Paper published: Multidimensional frequency domain analysis of full-volume fMRI reveals significant effects of age, gender and mental illness on the spatiotemporal organization of resting-state brain activity

Multidimensional frequency domain analysis of full-volume fMRI reveals significant effects of age, gender and mental illness on the spatiotemporal organization of resting-state brain activity
Miller, RL, EB Erhardt, EA Allen, AM Michael, JA Turner, J Bustillo, JM Ford, DH Mathalon,
TGM van Erp, S Potkin, A Preda, G Pearlson, and VD Calhoun (2015).
Frontiers in Neuroscience. 9(203) pdf, 1–19.
Online: June 16, 2015
http://journal.frontiersin.org/article/10.3389/fnins.2015.00203/abstract
doi: 10.3389/fnins.2015.00203

Abstract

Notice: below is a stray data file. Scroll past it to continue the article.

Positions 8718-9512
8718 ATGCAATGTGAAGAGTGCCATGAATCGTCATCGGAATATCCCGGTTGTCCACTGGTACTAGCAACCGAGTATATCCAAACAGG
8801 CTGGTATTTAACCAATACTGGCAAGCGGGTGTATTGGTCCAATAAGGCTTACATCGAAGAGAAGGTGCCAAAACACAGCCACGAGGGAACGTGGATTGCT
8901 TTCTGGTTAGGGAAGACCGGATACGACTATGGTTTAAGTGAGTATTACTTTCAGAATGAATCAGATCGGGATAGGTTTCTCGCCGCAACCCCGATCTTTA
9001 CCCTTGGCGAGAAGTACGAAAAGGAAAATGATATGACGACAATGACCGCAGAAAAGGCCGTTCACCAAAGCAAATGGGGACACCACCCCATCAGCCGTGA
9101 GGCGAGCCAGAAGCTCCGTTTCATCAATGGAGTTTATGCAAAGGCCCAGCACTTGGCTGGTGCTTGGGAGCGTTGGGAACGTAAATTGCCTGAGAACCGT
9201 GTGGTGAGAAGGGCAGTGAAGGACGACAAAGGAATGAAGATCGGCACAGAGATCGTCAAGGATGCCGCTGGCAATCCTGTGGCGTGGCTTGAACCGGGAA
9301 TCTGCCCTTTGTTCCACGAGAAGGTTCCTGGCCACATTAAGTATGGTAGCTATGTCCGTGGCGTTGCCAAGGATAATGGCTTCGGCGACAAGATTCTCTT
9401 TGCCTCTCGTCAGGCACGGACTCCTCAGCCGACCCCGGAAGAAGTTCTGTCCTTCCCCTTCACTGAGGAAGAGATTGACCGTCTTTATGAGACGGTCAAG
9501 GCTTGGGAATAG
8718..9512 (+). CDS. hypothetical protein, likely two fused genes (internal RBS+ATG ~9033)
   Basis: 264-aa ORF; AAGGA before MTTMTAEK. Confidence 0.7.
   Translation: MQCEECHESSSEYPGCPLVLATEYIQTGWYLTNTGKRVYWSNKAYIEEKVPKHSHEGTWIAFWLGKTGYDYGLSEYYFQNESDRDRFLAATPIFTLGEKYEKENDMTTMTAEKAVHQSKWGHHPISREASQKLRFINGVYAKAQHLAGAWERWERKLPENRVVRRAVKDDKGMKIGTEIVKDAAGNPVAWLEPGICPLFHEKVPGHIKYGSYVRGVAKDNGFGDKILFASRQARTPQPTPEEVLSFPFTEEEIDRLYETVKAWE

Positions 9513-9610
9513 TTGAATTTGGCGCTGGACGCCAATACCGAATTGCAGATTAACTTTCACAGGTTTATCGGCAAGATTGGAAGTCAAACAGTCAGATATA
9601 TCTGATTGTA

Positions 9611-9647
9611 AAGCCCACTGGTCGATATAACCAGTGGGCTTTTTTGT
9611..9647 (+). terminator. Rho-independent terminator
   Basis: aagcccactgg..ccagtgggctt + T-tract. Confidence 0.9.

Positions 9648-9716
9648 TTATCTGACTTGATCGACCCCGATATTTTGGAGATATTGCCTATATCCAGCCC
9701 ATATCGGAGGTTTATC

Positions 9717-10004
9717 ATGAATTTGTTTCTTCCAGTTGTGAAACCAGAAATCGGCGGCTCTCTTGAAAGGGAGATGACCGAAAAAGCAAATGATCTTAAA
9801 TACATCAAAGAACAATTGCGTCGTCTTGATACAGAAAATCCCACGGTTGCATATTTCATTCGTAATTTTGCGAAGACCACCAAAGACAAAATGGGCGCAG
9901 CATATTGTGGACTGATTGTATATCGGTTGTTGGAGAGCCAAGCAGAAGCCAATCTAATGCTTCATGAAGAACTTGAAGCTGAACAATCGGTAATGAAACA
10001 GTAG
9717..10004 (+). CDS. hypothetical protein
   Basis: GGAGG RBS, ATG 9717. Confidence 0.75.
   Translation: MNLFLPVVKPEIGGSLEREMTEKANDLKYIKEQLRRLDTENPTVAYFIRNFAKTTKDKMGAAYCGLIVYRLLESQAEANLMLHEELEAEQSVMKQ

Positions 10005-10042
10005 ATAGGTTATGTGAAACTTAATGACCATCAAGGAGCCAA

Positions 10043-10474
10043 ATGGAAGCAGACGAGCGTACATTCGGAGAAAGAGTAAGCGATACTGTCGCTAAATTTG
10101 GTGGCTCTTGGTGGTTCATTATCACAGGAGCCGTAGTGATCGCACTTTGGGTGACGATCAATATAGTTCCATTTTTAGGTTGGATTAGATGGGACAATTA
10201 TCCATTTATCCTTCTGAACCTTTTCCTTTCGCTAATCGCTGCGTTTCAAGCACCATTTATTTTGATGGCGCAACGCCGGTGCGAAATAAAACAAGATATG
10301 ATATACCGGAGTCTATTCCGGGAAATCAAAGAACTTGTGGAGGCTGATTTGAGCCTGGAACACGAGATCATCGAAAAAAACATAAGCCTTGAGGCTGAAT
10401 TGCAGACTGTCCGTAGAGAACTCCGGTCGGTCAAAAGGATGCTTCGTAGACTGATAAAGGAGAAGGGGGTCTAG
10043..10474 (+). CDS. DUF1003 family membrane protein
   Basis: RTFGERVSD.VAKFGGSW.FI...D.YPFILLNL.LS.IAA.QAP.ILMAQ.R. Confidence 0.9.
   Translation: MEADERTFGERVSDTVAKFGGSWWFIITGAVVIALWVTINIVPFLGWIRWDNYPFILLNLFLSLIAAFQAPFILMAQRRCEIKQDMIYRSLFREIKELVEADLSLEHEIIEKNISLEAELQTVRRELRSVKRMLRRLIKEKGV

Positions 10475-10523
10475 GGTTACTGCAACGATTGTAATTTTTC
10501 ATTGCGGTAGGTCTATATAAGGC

Clinical research employing functional magnetic resonance imaging (fMRI) is often conducted within the connectionist paradigm, focusing on patterns of connectivity between voxels, regions of interest (ROIs) or spatially distributed functional networks. Connectivity-based analyses are concerned with pairwise correlations of the temporal activation associated with restrictions of the whole-brain hemodynamic signal to locations of a priori interest. There is a more abstract question however that such spatially granular correlation-based approaches do not elucidate: Are the broad spatiotemporal organizing principles of brains in certain populations distinguishable from those of others? Global patterns (in space and time) of hemodynamic activation are rarely scrutinized for features that might characterize complex psychiatric conditions, aging effects or gender—among other variables of potential interest to researchers. We introduce a canonical, transparent technique for characterizing the role in overall brain activation of spatially scaled periodic patterns with given temporal recurrence rates. A core feature of our technique is the spatiotemporal spectral profile (STSP), a readily interpretable 2D reduction of the native four-dimensional brain × time frequency domain that is still “big enough” to capture important group differences in globally patterned brain activation. Its power to distinguish populations of interest is demonstrated on a large balanced multi-site resting fMRI dataset with nearly equal numbers of schizophrenia patients and healthy controls. Our analysis reveals striking differences in the spatiotemporal organization of brain activity that correlate with the presence of diagnosed schizophrenia, as well as with gender and age. To the best of our knowledge, this is the first demonstration that a 4D frequency domain analysis of full volume fMRI data exposes clinically or demographically relevant differences in resting-state brain function.